Reigning CMA male vocalist of the year Blake Shelton seems to be on a quest to see just how far the old adage, "There is no such thing as bad publicity," can go. The 36-year-old singer has, over the past year, generated considerable controversy with tweets in which he implied he deliberately swerved into the emergency lane in Oklahoma to run over a turtle (finally "soothing" the issue by telling his detractors, "Get a life! Get a job! Get laid! For once!") and spoofing Shania Twain's "Any Man of Mine" in such a way that it was interpreted as advocating violence against homosexuals ("Any man that tries touching my behind, he's gonna be a beaten, bleedin', heavin' kind of guy"). He's generated so much heat that his new year's resolution, according to Us magazine, was to be a "less controversial tweeter."
To one end he has kept that promise, for his latest controversy comes from an interview, not a tweet. In an episode of the GAC network's series Backstory, Shelton took dead aim at the history of country music and the genre's fans, long recognized as the most loyal of all. He said:
If I am "Male Vocalist of the Year," that must mean that I'm one of those people now that gets to decide if it moves forward, and if it moves on. Country music has to evolve in order to survive. Nobody wants to listen to their grandpa's music. And I don't care how many of these old farts around Nashville going, "My god, that ain't country!" Well, that's because you don't buy records anymore, jackass. The kids do, and they don't want to buy the music you were buying.
Needless to say, there are a few unhappy campers. Chief (by his own admission) among them, Country Music Hall of Famer Ray Price, who just turned 87. He replied via the Sirius/XM Willie's Roadhouse Facebook page:
It's a shame that I have spent 63 years in this business trying to introduce music to a larger audience and make it easier for the younger artists who are coming behind me. Every now and then some young artist will record a rock and roll-type song, have a hit first time out with kids only. That's why you see stars come with a few hits only and then just fade away believing they are God's answer to the world. This guy sounds like in his own mind that his head is so large no hat ever made will fit him. Stupidity reigns supreme! Ray Price (CHIEF "OLD FART & JACKASS") P.S.: You should be so lucky as us old-timers. Check back in 63 years (the year 2075) and let us know how your name and music will be remembered.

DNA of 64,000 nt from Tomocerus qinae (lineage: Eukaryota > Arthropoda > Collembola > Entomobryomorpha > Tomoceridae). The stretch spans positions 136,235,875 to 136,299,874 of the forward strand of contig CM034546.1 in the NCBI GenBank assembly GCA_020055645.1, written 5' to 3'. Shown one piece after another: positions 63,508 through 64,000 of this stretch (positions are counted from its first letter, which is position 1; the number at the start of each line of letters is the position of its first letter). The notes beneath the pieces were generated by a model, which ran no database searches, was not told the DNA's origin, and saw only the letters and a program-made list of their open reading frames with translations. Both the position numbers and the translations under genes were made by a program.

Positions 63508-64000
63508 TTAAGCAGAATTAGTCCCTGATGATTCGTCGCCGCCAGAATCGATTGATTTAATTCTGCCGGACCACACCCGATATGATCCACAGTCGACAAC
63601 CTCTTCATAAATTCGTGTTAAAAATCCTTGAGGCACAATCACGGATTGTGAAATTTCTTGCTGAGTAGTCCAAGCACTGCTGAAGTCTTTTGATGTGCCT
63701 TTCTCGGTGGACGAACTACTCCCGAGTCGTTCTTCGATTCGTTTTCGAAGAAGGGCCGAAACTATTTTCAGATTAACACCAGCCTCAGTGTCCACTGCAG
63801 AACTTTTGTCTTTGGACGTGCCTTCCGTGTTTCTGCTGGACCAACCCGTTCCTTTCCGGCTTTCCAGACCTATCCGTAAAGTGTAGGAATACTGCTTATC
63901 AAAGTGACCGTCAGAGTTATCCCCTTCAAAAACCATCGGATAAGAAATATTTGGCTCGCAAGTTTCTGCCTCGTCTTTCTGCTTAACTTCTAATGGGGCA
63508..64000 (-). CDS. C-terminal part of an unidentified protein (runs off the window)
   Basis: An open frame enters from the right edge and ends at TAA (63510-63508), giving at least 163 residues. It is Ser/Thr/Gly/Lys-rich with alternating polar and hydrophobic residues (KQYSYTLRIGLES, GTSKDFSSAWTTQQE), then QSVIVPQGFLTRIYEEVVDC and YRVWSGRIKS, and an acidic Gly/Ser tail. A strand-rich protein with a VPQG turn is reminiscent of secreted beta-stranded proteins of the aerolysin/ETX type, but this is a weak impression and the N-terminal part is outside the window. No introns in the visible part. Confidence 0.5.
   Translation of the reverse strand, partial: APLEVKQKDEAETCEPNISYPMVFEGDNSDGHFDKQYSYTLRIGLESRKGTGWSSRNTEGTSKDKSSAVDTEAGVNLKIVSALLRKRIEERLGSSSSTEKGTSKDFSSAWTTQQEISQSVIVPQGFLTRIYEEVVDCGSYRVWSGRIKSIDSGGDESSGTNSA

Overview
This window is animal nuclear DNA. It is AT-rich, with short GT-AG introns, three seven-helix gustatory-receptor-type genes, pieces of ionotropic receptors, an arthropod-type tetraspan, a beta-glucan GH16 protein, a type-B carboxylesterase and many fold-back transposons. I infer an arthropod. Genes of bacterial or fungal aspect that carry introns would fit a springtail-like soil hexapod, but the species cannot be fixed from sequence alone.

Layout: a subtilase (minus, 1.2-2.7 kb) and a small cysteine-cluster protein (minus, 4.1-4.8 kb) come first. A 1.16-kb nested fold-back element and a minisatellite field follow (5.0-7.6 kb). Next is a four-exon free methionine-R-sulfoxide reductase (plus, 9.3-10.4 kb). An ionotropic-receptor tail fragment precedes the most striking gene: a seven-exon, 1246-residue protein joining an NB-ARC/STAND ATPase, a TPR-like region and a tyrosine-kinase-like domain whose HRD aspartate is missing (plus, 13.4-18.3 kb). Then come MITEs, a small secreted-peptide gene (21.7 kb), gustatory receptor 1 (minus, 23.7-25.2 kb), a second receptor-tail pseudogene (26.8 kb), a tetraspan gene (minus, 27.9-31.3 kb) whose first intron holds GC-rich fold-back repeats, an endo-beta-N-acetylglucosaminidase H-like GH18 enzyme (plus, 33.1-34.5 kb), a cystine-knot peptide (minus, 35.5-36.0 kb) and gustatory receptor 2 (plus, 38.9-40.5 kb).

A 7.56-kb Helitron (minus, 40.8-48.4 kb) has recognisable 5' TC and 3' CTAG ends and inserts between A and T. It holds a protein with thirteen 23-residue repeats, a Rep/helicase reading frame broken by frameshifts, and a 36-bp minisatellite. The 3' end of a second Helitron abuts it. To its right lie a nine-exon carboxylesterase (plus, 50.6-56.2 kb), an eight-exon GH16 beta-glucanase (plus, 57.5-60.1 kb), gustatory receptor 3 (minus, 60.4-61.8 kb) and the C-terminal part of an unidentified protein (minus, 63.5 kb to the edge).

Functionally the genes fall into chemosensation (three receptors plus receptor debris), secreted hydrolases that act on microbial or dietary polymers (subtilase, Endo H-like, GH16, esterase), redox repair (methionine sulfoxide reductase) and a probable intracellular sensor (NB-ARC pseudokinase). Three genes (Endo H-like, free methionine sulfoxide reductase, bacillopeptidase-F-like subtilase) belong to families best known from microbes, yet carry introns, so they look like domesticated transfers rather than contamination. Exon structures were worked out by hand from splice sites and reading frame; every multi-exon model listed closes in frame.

Shelton was shocked that he had offended his "all-time favorite," and many of his fans have rushed to his defense, pointing out that Shelton prides himself as being a country music historian and claiming what he said was misinterpreted.
Oh, where to start on this one....
I must admit that I find it difficult, if not impossible, to misinterpret what Shelton said. I also must admit that I am more offended by his arrogant implication that he is now lord and master of deciding what happens in country music universe because he won an award (it is funny how Mr. Country Music Historian cannot show anyone an instance of Eddy Arnold -- the only person to ever win the CMA Entertainer of the Year award after being inducted into the Hall of Fame -- making such a claim for himself, and please let it be noted that Eddy Arnold ranks #1 in Joel Whitburn's book of Billboard charted country songs) than his "old farts" remark. I think Ray Price hit the nail on the (oversized) head with his comment about Shelton's ego. It isn't just this comment, either: in the brouhaha over the turtle Shelton tweeted, "I solely have raised over a million dollars in animal rescue/conservation alone....how much have you raised? Oh, ok. Next."
And ol' Blake's a "country music historian?" Yeah, right. NOBODY (in fact, I'll go a little further and say no three people COMBINED) knows more about country music history than Eddie Stubbs, and you don't EVER hear such nonsense spewing out of Eddie's mouth.
My friend at the Fayfare's Opry Blog has opined that Shelton needs to be fired from the Opry. I could not agree more. With all those old farts like Jimmy Dickens, Del McCoury, Stonewall Jackson, Mel Tillis, Bill Anderson, Jan Howard, et. al., hanging around, why would Shelton even want to be a member to begin with?
A 2012 article in Verve said that the average American spends only $17 a year on music. That's about the price of two downloads. "Old fart" "jackasses," on the other hand, gleefully spend hundreds of dollars on Bear Family box sets to obtain the entire recorded output of people like Hank Locklin, the Louvin Brothers, Hawkshaw Hawkins, and oh, yes, Ray Price. Maybe Shelton should've done his homework on the money spent (and those "old farts" with all their disposable income to spend) before he trashed them.
In 2009 I drove to Nashville to see Ray Price headline a tribute to Don Helms, the last of the Drifting Cowboys. In my review I mentioned my absolute amazement at the ability of an octogenarian to walk out onto a stage, sit down on a stool, and absolutely control the audience. When Blake Shelton can do that, then he can decide the future of country music. I won't be holding my breath.